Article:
I guess I could try yet one more thermometer in the mash- a new one. That would be the quick and easy fix. I was thinking that I'd make the hobgoblin clone next- I could mash that one at say, 158, and see what's going on.

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Old 05-04-2007, 06:02 PM   #7
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I second trying the Windsor for tests. It will finish high and produces a pleasant fruityness...although you might not want it in some styles.

You can, as you have speculated, mash at 158 °F. It does indeed work and I have at least one recipe where I do so.

Thinking some more on this though you are really hitting a low FG. That is really dry and many people have a hard time hitting it if they try. Make certain you are mixing well and rechecking your temp 5 minutes into the mash after it has equalized. I have had reading as much as 10 °F off from mash in and stir to 5 minutes in fwiw.

How long into the mash are you getting conversion?

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Old 05-04-2007, 06:43 PM   #8
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-Mash slightly higher
-Use something other than Nottingham
-Add maltodextrin to the boil
-Double-check your post-boil volume. I've been surprised by low SG before, only to realize that I didn't allow for enough time to boil down and it was merely diluted.

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Old 05-04-2007, 07:29 PM   #9
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Thanks for all the input so far.

Let's see- I have some Windsor anyway, and I was planning on using that for the Hobgoblin anyway.

I stir the mash often (maybe every 10 minutes) and only lose maybe a degree in an hour. I'm using the 10 gallon Gott with a false bottom.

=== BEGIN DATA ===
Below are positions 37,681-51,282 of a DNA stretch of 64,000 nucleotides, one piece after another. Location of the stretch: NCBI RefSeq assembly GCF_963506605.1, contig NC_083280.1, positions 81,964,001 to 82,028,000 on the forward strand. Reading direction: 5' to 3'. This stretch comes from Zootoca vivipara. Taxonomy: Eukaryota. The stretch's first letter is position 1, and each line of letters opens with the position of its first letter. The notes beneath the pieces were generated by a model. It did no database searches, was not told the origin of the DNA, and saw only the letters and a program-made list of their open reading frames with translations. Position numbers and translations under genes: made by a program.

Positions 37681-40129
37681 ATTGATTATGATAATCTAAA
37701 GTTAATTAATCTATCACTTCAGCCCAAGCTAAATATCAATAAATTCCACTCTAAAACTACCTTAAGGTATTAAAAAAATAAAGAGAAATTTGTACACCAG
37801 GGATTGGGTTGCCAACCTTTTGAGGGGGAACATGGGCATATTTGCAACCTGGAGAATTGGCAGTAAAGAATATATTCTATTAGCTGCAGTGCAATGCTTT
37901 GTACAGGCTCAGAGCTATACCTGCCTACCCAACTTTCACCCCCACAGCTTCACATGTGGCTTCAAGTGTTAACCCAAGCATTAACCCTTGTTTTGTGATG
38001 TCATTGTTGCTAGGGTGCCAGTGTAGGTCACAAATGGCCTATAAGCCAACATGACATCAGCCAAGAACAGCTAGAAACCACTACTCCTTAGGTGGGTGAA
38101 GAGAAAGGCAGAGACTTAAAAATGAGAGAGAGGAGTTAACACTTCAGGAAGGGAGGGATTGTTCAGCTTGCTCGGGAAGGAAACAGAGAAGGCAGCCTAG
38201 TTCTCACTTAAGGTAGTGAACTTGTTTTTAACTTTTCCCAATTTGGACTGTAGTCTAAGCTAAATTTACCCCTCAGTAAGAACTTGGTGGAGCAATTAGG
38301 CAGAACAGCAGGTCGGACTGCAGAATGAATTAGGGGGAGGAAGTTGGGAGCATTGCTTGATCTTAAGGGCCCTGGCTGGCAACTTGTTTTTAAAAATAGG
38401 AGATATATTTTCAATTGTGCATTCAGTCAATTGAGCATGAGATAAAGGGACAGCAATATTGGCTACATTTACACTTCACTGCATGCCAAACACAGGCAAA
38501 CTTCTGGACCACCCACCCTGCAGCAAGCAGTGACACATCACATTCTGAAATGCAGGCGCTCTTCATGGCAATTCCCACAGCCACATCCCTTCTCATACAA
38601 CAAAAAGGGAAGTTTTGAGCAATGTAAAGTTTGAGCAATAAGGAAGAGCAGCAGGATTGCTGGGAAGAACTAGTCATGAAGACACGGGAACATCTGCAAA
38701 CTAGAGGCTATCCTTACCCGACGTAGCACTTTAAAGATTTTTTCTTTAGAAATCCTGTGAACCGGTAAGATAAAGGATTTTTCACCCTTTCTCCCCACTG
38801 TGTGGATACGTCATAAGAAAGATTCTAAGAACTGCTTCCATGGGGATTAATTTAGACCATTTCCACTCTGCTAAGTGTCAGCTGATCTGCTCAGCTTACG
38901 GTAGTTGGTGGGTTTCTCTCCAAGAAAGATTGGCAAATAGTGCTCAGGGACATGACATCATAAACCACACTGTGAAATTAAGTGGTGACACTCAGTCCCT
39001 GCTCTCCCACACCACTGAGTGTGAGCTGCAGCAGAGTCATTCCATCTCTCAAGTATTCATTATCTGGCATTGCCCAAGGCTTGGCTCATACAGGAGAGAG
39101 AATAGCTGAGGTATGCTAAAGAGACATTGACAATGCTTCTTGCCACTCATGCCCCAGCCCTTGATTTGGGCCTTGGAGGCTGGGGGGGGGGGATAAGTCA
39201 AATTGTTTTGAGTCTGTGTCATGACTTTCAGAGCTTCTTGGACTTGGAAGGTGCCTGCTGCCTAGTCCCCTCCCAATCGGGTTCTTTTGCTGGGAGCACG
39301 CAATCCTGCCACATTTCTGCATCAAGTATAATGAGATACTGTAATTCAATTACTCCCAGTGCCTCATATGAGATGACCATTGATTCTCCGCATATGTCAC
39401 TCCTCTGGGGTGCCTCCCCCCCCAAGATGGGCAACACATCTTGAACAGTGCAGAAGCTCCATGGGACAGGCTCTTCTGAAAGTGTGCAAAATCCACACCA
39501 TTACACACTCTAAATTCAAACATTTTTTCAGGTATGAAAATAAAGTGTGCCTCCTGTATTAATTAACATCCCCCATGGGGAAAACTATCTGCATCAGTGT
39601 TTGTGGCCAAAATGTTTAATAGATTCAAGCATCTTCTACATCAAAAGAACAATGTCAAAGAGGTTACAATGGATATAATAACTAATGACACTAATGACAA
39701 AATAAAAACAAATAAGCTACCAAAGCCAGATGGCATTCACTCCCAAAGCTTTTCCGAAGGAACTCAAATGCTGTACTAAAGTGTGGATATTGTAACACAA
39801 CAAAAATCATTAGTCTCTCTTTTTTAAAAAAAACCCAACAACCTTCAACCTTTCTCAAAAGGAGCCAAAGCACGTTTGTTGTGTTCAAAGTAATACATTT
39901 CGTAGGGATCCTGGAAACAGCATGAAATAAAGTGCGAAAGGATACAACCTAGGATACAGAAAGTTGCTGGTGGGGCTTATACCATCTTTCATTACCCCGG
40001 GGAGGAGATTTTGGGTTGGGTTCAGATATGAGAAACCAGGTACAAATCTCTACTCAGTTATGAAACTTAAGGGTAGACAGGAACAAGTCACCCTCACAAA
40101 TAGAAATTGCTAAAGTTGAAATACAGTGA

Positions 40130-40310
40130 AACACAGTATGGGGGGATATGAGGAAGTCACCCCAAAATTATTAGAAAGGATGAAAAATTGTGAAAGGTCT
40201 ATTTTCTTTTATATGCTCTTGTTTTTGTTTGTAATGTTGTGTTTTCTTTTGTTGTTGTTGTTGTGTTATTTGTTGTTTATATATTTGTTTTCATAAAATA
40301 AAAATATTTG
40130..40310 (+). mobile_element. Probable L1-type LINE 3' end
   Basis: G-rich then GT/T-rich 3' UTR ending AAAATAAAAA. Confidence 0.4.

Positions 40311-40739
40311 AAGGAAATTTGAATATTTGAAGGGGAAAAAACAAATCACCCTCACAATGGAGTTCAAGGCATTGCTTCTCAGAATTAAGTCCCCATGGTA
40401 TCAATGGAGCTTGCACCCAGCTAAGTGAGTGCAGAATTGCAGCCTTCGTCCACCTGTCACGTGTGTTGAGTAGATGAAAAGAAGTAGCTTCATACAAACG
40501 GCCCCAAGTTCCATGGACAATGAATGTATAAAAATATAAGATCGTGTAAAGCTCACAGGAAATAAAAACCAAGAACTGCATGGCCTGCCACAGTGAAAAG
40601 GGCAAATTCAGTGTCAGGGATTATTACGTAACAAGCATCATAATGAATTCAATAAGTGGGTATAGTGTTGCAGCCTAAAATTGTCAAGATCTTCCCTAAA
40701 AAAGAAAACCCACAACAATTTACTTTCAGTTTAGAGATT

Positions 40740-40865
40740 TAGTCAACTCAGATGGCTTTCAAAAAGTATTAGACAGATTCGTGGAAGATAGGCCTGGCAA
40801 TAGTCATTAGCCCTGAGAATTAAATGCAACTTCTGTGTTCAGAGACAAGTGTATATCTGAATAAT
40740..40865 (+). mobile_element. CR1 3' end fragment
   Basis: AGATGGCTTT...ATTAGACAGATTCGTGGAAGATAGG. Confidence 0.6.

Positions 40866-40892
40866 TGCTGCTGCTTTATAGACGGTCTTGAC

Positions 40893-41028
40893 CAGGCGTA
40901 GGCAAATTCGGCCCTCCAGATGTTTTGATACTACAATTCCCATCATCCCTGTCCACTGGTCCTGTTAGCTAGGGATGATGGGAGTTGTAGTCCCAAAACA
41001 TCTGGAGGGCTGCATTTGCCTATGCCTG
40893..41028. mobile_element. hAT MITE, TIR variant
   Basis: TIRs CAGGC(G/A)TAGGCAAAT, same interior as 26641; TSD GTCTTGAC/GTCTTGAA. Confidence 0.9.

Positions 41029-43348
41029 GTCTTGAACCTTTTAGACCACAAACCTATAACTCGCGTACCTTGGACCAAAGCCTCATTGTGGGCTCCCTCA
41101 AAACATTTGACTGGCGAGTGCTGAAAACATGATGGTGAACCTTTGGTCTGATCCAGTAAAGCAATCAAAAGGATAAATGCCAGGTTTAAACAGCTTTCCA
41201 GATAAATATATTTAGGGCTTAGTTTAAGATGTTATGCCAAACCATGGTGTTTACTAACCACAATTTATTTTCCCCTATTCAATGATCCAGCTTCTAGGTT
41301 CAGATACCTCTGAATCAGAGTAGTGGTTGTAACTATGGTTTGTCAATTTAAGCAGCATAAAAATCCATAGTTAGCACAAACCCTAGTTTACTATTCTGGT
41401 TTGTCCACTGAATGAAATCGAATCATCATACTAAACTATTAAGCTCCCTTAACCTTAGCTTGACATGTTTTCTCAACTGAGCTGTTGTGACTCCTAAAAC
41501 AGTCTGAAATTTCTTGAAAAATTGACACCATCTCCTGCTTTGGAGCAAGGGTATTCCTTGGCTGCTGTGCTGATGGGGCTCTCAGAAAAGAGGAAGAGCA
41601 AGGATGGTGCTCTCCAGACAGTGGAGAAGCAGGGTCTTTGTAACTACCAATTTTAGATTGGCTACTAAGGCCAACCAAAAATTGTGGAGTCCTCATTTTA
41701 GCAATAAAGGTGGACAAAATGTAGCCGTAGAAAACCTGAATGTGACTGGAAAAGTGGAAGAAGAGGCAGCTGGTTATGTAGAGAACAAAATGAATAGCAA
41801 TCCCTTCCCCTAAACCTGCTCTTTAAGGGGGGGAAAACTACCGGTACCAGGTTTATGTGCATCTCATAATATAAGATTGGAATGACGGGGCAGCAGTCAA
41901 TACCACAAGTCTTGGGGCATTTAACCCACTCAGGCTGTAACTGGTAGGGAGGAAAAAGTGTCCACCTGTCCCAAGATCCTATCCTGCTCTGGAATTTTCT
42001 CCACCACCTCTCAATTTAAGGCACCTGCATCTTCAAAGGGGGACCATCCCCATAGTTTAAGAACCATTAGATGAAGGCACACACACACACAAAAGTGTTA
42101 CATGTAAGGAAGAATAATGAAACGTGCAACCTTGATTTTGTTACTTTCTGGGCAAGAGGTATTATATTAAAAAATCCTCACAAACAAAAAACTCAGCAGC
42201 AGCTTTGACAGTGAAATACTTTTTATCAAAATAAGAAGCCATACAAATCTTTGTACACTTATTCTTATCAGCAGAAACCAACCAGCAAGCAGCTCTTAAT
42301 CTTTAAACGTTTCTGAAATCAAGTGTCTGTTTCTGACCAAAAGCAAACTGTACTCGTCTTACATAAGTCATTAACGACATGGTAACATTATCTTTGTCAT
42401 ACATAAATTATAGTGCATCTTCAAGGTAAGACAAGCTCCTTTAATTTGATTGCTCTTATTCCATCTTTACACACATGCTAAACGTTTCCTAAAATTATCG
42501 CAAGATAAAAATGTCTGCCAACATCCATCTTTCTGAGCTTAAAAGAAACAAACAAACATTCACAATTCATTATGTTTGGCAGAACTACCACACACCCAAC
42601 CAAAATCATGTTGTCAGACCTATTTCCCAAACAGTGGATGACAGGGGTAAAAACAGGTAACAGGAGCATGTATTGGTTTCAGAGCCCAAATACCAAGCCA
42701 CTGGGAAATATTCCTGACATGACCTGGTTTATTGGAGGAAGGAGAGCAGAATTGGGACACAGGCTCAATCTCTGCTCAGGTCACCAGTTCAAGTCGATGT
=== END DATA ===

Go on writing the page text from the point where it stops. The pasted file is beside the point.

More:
The ironic thing is in my extract batches- I NEVER got as low as I wanted! I always had a bit of residual sweetness. Not bad in the Dead Guy or Fat Tire, but not really wanted in the pale ale! All the extracts finished around 1.018 or so.

I've only checked for conversion at the end- so 60 minutes mash, except for the rye IPA, that was 75 minutes I believe. I could check earlier next time, and see when it's actually converted.

As far as ingredients, the rye had 15% flaked rye and 8 ounces crystal; the DFH was all 2-row (except for 8 ounces maris otter added), the FT clone had 48% munich malt, 43% 2-row, 8 ounces crystal, 4 ounces victory, 3 ounces biscuit, and the Lil Bastard had 28% each munich, wheat, maris otter. and 3-4% each of special B, crystal, aromatic, caravienne. Totally dissimilar recipes!

Everything tastes ok, except a bit dry. But it's pretty well covered by the flavors- dryhopping the DFH and rye IPA, the late 1 ounce centennial addition in the Lil Bastard, etc. The FT clone is a bit dry but it has such little flavor to me that it's just a lawnmower beer anyway and my husband likes it. Still, I'd like to correct this!

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Old 05-04-2007, 08:02 PM   #10
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Quote:
Originally Posted by Yooper Chick
I've only checked for conversion at the end- so 60 minutes mash, except for the rye IPA, that was 75 minutes I believe. I could check earlier next time, and see when it's actually converted.

Checking your conversion time seems like the next step to me. I have heard that conversion can take place in as little as 15-20 minutes. If you're getting conversion right away, by continuing the mash all you would be doing is drying it out.

Edit: Also, when I am faced with dryness, I have found that a little back massage can help get things going in the right places...